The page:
Authors: Michael Heffernan*, University of Nottingham
Topics: History of Geography, Historical Geography, Political Geography
Keywords: History of Geography, Interwar Internationalism
Session Type: Paper
Start / End Time: 5:00 PM / 6:40 PM
Room: Embassy Room, Omni, East
Presentation File: No File Uploaded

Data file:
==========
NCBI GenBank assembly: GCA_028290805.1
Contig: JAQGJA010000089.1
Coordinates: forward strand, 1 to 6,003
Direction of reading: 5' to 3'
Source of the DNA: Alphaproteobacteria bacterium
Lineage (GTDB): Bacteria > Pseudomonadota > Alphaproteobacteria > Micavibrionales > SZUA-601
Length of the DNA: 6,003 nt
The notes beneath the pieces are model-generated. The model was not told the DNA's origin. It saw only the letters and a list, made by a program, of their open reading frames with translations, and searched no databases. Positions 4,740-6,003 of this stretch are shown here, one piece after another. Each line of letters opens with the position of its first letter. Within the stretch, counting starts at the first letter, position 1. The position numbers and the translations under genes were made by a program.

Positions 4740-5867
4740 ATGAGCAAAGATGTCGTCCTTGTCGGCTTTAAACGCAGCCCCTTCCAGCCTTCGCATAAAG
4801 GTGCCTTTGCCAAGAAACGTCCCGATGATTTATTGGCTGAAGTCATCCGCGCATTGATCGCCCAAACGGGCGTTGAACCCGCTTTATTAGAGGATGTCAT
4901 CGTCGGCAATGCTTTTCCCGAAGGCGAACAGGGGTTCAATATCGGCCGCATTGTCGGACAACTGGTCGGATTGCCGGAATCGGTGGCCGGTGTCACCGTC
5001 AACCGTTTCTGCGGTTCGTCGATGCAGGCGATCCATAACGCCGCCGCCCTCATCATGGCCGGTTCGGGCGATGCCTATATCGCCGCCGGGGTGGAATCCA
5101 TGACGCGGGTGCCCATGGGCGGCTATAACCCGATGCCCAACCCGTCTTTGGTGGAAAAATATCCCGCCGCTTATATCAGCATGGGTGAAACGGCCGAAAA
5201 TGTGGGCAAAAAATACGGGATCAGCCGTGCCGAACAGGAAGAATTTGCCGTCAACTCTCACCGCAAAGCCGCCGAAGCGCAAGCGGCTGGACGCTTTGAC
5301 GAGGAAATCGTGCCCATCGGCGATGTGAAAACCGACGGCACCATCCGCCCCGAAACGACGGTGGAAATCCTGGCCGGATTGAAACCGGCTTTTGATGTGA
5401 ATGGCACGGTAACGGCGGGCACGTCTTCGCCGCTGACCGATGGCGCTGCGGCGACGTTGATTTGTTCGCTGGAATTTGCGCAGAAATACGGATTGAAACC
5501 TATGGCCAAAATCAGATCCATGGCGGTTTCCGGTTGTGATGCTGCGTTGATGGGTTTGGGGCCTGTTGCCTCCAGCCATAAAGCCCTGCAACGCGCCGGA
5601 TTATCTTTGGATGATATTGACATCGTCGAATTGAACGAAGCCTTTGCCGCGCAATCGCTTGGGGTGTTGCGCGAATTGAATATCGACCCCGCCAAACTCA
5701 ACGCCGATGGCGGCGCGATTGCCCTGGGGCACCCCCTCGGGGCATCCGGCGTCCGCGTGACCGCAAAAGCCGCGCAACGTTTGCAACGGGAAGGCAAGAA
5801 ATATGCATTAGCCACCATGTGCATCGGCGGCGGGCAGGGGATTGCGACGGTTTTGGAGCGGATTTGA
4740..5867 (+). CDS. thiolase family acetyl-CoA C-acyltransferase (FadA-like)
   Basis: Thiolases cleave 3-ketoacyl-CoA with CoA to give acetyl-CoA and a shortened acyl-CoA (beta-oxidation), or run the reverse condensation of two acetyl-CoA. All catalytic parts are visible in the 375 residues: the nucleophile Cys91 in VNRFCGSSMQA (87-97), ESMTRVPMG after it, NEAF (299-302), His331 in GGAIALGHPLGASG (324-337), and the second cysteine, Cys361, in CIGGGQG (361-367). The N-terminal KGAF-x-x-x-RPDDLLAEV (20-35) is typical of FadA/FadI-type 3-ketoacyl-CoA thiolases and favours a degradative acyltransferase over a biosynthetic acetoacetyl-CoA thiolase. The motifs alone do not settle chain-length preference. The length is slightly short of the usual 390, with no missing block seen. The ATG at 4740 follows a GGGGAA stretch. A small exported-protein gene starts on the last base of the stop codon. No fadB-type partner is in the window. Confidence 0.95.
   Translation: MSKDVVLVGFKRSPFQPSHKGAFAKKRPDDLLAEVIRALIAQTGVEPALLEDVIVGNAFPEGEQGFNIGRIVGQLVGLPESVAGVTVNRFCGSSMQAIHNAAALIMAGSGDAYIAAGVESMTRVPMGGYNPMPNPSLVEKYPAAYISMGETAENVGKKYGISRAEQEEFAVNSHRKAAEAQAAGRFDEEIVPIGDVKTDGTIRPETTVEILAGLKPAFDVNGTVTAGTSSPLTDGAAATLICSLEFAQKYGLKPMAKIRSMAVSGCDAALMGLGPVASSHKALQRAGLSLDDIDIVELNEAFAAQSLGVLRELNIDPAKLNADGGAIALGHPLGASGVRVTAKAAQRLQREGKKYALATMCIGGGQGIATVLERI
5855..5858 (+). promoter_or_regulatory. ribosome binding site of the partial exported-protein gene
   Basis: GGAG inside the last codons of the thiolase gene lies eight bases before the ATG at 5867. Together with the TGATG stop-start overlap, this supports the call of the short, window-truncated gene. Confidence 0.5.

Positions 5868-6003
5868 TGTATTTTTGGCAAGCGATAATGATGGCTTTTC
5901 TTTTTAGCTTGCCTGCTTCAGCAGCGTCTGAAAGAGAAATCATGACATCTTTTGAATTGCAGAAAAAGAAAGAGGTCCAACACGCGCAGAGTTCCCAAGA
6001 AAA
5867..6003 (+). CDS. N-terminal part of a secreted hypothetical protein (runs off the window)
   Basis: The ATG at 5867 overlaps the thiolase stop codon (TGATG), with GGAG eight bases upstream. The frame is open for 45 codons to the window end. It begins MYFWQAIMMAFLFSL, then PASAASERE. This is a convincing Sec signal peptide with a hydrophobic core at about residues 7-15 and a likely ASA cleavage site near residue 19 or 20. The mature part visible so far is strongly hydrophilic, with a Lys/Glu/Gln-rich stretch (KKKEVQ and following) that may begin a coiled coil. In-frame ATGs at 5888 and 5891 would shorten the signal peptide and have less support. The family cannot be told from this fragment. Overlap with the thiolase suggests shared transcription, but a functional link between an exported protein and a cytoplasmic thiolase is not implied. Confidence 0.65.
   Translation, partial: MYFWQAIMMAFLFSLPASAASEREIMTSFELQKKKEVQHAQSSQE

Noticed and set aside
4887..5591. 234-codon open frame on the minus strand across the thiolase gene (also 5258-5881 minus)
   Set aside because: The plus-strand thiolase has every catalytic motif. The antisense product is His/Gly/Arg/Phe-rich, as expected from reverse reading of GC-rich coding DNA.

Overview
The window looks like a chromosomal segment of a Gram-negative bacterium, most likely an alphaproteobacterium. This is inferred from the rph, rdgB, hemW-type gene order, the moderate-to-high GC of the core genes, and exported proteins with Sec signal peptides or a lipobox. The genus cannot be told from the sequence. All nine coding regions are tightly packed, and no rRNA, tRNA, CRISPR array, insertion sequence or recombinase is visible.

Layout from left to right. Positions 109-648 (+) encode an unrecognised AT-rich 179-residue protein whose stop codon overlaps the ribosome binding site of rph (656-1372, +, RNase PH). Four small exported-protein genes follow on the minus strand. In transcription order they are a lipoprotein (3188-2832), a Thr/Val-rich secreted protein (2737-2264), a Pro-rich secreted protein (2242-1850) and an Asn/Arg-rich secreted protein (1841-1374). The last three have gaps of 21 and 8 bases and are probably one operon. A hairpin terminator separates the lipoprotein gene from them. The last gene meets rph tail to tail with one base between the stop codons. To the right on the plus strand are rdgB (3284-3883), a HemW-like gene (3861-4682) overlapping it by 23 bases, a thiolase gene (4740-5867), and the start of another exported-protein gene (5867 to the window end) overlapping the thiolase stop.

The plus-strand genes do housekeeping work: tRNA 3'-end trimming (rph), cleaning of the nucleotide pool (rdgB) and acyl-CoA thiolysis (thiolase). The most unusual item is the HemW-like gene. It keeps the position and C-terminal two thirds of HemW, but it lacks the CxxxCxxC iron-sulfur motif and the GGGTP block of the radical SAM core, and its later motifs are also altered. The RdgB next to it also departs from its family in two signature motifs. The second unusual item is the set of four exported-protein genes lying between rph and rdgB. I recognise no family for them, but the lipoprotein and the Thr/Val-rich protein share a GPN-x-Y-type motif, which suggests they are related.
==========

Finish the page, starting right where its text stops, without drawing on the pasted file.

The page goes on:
This presentation considers how British geographers sought to re-position their still inchoate discipline to engage more effectively with the new international conditions created by the First World War. This involved a concerted attempt, resisted in some quarters, to engage more effectively with professional geographers from Europe and the United States, including those deployed as territorial ‘experts’ at the Paris peace negotiations, and to re-establish personal and professional relations with geographers in former enemy countries. Drawing on archives from the Royal Geographical Society, the League of Nations and other international organisations, the presentation highlights some of the ironies and unintended consequences of these well-meaning efforts to shift the focus of British geography away from its traditional concerns with exploration and empire and towards the seemingly progressive ideals of scientific collaboration, internationalism and pacifism that were energetically promoted by the League of Nations.